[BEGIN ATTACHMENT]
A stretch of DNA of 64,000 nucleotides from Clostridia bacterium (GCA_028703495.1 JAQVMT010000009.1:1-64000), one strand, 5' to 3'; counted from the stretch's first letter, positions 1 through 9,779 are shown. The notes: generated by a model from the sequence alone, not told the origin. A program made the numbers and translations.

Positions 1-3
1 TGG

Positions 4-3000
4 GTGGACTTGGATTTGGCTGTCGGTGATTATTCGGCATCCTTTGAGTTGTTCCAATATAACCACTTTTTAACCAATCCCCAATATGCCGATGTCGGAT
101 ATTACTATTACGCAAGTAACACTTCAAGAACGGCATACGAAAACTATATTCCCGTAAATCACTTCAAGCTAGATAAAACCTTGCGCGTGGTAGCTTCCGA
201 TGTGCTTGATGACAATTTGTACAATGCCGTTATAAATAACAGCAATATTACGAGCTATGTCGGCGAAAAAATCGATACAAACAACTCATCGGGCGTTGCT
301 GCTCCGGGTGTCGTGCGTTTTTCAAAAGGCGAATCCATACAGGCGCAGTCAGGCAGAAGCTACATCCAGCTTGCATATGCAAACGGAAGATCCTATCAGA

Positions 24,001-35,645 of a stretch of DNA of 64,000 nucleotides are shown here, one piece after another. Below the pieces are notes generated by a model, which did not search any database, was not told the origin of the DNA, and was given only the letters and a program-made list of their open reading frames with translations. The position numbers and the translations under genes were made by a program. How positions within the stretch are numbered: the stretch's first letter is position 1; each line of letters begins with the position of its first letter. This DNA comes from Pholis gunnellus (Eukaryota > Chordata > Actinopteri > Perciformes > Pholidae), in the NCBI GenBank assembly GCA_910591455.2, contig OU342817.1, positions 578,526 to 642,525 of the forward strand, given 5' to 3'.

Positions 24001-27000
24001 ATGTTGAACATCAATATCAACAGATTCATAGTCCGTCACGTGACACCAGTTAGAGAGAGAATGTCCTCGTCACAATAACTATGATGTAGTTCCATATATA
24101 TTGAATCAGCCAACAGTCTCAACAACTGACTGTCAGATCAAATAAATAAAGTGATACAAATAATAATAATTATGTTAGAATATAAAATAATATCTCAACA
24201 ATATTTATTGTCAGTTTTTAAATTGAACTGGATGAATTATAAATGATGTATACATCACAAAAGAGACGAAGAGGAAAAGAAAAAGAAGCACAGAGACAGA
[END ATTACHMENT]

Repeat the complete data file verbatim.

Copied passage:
A stretch of DNA of 64,000 nucleotides from Clostridia bacterium (GCA_028703495.1 JAQVMT010000009.1:1-64000), one strand, 5' to 3'; counted from the stretch's first letter, positions 1 through 9,779 are shown. The notes: generated by a model from the sequence alone, not told the origin. A program made the numbers and translations.

Positions 1-3
1 TGG

Positions 4-3000
4 GTGGACTTGGATTTGGCTGTCGGTGATTATTCGGCATCCTTTGAGTTGTTCCAATATAACCACTTTTTAACCAATCCCCAATATGCCGATGTCGGAT
101 ATTACTATTACGCAAGTAACACTTCAAGAACGGCATACGAAAACTATATTCCCGTAAATCACTTCAAGCTAGATAAAACCTTGCGCGTGGTAGCTTCCGA
201 TGTGCTTGATGACAATTTGTACAATGCCGTTATAAATAACAGCAATATTACGAGCTATGTCGGCGAAAAAATCGATACAAACAACTCATCGGGCGTTGCT
301 GCTCCGGGTGTCGTGCGTTTTTCAAAAGGCGAATCCATACAGGCGCAGTCAGGCAGAAGCTACATCCAGCTTGCATATGCAAACGGAAGATCCTATCAGA

Positions 24,001-35,645 of a stretch of DNA of 64,000 nucleotides are shown here, one piece after another. Below the pieces are notes generated by a model, which did not search any database, was not told the origin of the DNA, and was given only the letters and a program-made list of their open reading frames with translations. The position numbers and the translations under genes were made by a program. How positions within the stretch are numbered: the stretch's first letter is position 1; each line of letters begins with the position of its first letter. This DNA comes from Pholis gunnellus (Eukaryota > Chordata > Actinopteri > Perciformes > Pholidae), in the NCBI GenBank assembly GCA_910591455.2, contig OU342817.1, positions 578,526 to 642,525 of the forward strand, given 5' to 3'.

Positions 24001-27000
24001 ATGTTGAACATCAATATCAACAGATTCATAGTCCGTCACGTGACACCAGTTAGAGAGAGAATGTCCTCGTCACAATAACTATGATGTAGTTCCATATATA
24101 TTGAATCAGCCAACAGTCTCAACAACTGACTGTCAGATCAAATAAATAAAGTGATACAAATAATAATAATTATGTTAGAATATAAAATAATATCTCAACA
24201 ATATTTATTGTCAGTTTTTAAATTGAACTGGATGAATTATAAATGATGTATACATCACAAAAGAGACGAAGAGGAAAAGAAAAAGAAGCACAGAGACAGA